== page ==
In a recent judgment, the General Court of the EU reversed a prior decision disallowing a 3D EU trade mark registration for a confectionary product represented by the shape of a baby’s bottle. In holding that the trade mark could not be deemed to have a weak distinctive character merely because it consists of a commonly shaped baby’s bottle, the judgment will alert brand owners to the possibility of securing trade mark protection for shape marks which are distinctive in relation to the specific goods or services in respect of which they are used.
On 12 December 2018, a third party filed an application with the EUIPO for revocation of the following 3D trade mark owned by The Bazooka Companies Inc, formerly The Topps Companies.
The third party requested cancellation of the above mark in relation to the following goods in Class 30: ‘Confectionery; sugar confectionery; candy; sweets; sherbet.’ On 21 May 2020, the EUIPO Cancellation Division granted the revocation application and an appeal by the Topps Companies was later rejected by the EUIPO Board of Appeal.
Board of Appeal Decision
In dismissing the appeal, and amongst other comments, the EUIPO Board of Appeal held that:
- The distinctive character of the trade mark, which consists of a commonly shaped baby’s bottle, is weak and would therefore be easily altered
- The forms of the mark produced in evidence differed from the form protected by the registration i.e. there were significant variations in nature, length and position. Therefore, the use as demonstrated was not the use of the mark as registered, nor use in a form differing in elements which did not alter its distinctive character, and
- The registration had been merged with the additional figurative and word elements to create a different mark altogether
The General Court disagreed with the Board of Appeal. On the issue of the identity between the shape of the product and the shape of the registration, the Court stated that both representations consist of the shape of a baby’s bottle, with a teat, a serrated surface and a lid. In its arguments, the EUIPO had contended that the lid is transparent in the product used, which unlike the registration makes it impossible to see the teat and the entire serrated pattern of the collar. Further, the EUIPO also argued that the lid is less slender in the registered mark and occupies a slightly greater proportion than on the representations of the product as used, set out below.
The General Court was satisfied however, that it is practically impossible that the relevant public, consisting of the public at large with an average level of attention, would recognise these differences. In the Court’s opinion, the differences are difficult to recognise with the naked eye. On the whole, the Court was satisfied that the form of the mark as used, i.e. the 3D shape, is recognised as identical to the form of the trade mark registration.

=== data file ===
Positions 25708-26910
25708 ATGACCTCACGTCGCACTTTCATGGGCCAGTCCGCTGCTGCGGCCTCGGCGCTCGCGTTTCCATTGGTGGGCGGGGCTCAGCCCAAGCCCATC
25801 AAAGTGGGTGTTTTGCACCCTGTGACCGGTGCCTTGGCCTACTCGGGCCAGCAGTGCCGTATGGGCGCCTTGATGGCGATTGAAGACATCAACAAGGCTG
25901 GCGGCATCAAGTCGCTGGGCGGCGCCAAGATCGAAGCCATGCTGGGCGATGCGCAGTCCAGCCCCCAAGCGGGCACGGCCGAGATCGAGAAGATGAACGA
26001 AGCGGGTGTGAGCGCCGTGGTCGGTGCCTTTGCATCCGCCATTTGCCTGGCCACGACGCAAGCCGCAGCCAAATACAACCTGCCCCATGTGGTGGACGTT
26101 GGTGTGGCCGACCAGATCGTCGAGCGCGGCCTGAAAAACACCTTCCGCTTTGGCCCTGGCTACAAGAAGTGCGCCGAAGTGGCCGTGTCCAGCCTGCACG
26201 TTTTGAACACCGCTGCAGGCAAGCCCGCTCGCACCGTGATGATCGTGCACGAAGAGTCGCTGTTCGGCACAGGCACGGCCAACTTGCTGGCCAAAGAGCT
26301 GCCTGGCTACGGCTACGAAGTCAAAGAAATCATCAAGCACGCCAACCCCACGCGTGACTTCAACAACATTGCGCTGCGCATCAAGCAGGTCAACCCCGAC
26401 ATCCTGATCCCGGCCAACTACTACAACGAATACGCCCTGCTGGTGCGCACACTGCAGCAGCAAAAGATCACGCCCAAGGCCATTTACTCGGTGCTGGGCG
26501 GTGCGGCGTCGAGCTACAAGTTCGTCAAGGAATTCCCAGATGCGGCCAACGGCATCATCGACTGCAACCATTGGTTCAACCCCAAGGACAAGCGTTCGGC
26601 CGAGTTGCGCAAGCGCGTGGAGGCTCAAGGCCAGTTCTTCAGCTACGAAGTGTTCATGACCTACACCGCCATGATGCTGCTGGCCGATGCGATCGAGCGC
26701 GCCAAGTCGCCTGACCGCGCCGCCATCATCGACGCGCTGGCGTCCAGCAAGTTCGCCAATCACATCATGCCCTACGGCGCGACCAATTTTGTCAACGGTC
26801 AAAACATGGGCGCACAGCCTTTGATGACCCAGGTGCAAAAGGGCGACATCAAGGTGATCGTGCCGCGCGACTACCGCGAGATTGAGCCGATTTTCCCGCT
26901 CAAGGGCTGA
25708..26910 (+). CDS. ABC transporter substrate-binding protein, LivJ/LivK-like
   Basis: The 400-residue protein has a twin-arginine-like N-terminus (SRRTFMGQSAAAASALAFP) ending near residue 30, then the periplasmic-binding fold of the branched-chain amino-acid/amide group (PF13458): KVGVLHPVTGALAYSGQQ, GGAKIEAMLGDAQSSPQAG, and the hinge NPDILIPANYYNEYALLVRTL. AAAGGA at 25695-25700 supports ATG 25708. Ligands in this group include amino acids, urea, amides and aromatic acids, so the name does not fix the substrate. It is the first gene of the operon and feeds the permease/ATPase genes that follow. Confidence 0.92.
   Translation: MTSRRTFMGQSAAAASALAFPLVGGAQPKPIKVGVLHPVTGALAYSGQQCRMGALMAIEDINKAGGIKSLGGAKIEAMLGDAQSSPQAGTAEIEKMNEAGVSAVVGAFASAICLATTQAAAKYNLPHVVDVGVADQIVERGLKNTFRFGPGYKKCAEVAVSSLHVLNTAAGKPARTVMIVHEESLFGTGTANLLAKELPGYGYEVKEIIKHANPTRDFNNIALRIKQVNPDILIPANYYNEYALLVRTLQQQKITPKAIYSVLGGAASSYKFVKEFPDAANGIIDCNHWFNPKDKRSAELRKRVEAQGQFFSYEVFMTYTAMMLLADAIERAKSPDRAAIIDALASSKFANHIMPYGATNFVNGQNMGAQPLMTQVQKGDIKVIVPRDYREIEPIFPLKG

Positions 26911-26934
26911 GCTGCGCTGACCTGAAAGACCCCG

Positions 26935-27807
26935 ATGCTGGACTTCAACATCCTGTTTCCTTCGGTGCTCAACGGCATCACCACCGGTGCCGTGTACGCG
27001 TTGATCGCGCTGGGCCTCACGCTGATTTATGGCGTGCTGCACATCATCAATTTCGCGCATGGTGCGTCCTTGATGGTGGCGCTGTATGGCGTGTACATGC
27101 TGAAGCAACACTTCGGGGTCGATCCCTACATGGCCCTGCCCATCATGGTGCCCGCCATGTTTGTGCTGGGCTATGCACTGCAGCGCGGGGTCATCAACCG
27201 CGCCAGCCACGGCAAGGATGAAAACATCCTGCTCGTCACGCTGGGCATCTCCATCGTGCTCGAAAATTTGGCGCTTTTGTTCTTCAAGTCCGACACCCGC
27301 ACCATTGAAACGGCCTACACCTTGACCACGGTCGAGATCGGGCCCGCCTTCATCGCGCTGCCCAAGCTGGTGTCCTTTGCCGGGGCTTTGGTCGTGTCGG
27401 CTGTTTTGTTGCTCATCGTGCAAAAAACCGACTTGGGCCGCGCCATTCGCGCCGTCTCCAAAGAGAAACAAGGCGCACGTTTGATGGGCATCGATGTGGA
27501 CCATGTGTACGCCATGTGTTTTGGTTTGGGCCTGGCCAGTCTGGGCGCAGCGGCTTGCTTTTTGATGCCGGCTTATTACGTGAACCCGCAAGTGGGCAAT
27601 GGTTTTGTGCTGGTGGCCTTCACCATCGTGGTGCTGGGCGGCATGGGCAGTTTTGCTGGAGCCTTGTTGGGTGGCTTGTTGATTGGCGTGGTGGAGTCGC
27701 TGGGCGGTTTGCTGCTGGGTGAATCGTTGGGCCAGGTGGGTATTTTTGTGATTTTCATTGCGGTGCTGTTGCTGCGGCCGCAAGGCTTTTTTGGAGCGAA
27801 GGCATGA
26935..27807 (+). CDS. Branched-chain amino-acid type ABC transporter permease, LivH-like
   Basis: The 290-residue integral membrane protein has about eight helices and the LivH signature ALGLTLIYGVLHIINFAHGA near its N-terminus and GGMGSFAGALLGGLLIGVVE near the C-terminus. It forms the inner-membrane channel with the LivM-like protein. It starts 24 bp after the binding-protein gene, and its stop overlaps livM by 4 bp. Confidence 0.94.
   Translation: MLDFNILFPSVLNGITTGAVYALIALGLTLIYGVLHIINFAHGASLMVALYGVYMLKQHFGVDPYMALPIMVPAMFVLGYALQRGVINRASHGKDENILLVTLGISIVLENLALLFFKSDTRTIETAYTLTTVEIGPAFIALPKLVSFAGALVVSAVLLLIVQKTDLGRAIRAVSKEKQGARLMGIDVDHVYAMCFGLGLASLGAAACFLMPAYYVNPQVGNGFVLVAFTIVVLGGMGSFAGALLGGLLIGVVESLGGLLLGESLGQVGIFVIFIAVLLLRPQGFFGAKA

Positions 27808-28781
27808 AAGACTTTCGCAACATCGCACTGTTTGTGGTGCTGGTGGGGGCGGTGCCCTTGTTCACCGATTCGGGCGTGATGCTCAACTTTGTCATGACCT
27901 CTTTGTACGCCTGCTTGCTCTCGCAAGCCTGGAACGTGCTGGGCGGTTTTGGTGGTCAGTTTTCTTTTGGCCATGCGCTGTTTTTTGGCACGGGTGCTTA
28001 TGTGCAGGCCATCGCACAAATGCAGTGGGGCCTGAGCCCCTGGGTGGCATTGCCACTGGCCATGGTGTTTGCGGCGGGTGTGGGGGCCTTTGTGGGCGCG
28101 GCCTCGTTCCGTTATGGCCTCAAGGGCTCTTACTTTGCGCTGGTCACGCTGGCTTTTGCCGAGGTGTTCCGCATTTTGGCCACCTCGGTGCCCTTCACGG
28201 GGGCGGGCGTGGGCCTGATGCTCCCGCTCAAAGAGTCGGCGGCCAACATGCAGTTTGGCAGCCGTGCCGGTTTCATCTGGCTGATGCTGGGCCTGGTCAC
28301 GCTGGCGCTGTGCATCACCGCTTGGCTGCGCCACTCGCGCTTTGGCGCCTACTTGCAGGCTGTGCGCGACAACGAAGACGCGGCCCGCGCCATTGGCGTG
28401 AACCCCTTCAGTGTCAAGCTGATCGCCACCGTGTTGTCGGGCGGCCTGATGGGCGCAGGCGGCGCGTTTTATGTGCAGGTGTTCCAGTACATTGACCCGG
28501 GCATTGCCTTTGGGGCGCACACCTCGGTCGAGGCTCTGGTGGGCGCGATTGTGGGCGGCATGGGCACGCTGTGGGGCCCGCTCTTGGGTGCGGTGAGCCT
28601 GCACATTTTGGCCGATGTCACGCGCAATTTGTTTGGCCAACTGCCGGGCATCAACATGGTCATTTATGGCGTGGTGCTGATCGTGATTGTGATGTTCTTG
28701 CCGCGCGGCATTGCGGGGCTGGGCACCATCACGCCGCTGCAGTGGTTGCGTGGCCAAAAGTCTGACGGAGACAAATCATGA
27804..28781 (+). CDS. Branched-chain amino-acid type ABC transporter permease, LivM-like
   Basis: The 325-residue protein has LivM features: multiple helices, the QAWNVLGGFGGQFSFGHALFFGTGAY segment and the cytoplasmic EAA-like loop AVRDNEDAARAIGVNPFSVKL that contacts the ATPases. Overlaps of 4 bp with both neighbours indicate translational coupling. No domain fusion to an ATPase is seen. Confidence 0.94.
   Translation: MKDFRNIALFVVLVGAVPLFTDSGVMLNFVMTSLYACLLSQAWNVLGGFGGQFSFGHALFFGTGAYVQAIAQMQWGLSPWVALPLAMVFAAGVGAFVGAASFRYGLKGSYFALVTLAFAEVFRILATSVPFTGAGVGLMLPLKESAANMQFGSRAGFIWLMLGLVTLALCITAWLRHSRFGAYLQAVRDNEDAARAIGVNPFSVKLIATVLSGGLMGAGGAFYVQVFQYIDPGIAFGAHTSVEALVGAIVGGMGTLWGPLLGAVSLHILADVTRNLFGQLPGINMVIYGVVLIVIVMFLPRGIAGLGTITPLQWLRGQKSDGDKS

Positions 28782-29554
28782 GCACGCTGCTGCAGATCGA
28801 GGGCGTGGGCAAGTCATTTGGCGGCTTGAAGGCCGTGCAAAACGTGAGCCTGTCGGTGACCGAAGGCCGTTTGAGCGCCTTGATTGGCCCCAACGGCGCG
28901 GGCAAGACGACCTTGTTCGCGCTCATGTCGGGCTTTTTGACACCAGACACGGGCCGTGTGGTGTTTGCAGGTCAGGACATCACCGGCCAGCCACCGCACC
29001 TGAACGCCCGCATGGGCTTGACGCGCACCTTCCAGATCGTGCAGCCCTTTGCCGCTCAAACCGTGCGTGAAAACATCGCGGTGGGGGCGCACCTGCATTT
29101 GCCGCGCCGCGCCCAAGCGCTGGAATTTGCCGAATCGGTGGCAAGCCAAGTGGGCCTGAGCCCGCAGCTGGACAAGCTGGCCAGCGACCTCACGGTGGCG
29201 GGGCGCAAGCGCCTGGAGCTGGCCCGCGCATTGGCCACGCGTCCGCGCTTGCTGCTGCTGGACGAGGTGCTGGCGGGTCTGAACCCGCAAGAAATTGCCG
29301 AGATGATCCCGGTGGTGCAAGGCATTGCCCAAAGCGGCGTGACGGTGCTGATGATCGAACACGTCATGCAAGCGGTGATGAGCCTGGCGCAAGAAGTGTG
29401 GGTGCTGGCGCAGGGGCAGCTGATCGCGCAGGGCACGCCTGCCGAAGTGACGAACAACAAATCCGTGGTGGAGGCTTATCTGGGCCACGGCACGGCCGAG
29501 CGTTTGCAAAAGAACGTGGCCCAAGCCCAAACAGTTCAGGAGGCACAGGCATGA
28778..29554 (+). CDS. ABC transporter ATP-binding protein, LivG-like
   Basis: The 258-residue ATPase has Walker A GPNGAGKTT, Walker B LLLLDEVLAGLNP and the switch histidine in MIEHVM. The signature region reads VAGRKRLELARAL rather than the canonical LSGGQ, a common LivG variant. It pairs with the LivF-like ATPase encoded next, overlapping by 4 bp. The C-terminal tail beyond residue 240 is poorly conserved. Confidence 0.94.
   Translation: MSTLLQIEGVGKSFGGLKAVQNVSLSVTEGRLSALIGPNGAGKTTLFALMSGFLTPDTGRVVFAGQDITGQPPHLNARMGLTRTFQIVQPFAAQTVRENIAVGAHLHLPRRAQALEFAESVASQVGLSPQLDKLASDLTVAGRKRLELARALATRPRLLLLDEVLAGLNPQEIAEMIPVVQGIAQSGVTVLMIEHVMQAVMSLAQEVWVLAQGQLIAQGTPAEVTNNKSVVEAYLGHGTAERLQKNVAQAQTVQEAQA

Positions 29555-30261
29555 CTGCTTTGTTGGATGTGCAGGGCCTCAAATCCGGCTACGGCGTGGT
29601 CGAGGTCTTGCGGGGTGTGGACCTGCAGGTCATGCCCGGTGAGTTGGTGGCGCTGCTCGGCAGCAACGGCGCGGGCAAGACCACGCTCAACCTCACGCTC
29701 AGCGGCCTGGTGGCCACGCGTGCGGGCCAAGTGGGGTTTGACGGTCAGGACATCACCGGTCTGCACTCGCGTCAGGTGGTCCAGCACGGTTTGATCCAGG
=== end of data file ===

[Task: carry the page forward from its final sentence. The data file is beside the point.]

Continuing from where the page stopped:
Secondly, in relation to the Board of Appeal’s finding that the distinctive character of the mark is weak because it consists of a commonly shaped baby’s bottle, the Court held that this did not take account of the type of goods in respect of which the mark is registered. For example, the registration protects confectionery goods, sugar confectionery, candy and sherbet, all of which are unrelated to goods used for feeding milk to babies. Therefore, the Court was satisfied that the mark did not have a weak distinctive character solely because it consists of a commonly shaped baby’s bottle. Rather, the mark must be held to have average inherent distinctive character.
Lastly, the General Court concluded that the addition of the mark ‘BIG BABY POP!’ and the few other figurative and word elements appearing on the surface of the trade mark as used does not alter the form of the mark. Ultimately, consumers can still distinguish the form of the 3D mark, which remains identical in the eyes of consumers. Moreover, the Court considered the fact that in the confectionery sector, the combination of a 3D form with additional words or figurative elements is common. The Court held that it would be inconceivable from a commercial and regulatory point of view to sell the confectionery goods at issue using only the form of the mark as registered without any label. According to the General Court, the Board of Appeal was therefore incorrect in finding that the trade mark had merged with additional figurative and word elements to form a different sign.
This decision undoubtedly represents a win for The Bazooka Companies Inc as their 3D EUTM shape mark registration will now remain in place. It remains to be seen whether the decision is appealed to Europe’s highest Court, the CJEU, by either the EUIPO or by the third party which filed the initial cancellation application.
Interestingly, the General Court emphasised in the judgment that when assessing the distinctive character of 3D marks which consist of the shape or appearance of the product itself, the criteria to be taken into account are no different from those applicable to other categories of trade mark. Brand owners should therefore be aware that when considering whether to apply for trade mark protection for their product shapes or packaging, all relevant factors should be considered including:
- The market share held by the mark
- How intense, geographically widespread and long-standing use of the mark has been
- The amount invested by the undertaking in promoting the mark
- The proportion of the relevant section of the public which, because of the mark, identifies the goods or services as originating from a particular undertaking, as well as
- Statements from chambers of commerce and industry or other trade and professional associations
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